Taco Bell is more than full. Teenagers crowd into tiny booths like the clown car at a circus.
Down the street, a long line snakes through McDonald's as dozens, if not hundreds, of $1 food items pile onto trays and into sacks.
It's lunchtime at Merced High School, and the students have filed out to their choice eating establishments.
On one block of Olive Avenue, they have access to El Pollo Loco, Jack In The Box, Burger King, IHOP, Quiznos, Long John Silver's, Carl's Jr., Kentucky Fried Chicken and still others within walking distance of the 2,600-student campus.
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Only upperclassmen get off-campus lunch privileges, but even among the students who stay on campus, healthy choices aren't the most popular. Last year, the high school district listed the most common purchases: assorted cereals, ranch dressing, chicken patties, sliced jalapenos, pickle chips, baked potato chips, cheese sauce, cream cheese and potato puffs.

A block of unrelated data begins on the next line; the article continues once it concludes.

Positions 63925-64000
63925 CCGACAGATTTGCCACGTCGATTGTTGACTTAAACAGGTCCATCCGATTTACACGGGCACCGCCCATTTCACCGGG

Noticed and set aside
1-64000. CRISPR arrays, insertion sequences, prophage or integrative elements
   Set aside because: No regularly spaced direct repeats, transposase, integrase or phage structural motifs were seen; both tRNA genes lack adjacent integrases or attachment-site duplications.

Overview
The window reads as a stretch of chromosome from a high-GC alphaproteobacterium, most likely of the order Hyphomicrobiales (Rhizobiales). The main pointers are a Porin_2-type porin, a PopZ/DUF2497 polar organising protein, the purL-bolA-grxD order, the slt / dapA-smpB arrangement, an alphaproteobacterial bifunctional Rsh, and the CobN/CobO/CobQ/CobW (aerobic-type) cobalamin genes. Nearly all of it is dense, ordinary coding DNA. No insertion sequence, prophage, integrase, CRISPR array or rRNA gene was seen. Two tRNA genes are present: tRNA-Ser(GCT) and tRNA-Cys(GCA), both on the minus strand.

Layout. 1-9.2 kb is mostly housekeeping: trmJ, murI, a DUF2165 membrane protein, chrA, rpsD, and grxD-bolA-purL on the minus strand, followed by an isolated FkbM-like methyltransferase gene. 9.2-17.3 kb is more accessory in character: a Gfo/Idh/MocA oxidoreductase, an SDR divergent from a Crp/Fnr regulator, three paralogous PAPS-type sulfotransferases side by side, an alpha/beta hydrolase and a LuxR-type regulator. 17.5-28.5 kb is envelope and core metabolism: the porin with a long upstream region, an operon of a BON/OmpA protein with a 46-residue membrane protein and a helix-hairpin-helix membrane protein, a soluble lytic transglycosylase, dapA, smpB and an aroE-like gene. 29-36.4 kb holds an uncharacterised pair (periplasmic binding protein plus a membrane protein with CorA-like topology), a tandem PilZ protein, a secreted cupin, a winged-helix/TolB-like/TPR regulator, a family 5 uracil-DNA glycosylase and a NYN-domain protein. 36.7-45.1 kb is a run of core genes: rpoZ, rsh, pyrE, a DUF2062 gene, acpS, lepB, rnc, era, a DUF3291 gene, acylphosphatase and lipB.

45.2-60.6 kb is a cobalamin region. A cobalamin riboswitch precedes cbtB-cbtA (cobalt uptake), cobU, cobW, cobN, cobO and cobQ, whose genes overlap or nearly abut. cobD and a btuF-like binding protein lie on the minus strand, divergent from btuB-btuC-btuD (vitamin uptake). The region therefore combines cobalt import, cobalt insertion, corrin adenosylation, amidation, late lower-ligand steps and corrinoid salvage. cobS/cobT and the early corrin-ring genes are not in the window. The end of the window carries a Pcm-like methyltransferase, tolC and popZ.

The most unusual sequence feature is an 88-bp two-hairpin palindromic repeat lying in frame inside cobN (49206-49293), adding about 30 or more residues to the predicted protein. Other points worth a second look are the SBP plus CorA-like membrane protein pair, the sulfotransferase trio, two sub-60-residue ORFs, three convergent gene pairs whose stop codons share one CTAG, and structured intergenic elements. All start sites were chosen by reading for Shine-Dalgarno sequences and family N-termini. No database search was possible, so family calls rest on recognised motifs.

The rate of obesity in the Central Valley is alarming at all age groups, but the number of overweight children is especially shocking.
And unlike Russian babushka dolls, which get smaller one inside the other, if a boy's body shape is too heavy, it's probable he'll be shaped that way as a grownup -- only bigger.
Read the complete story at mercedsunstar.com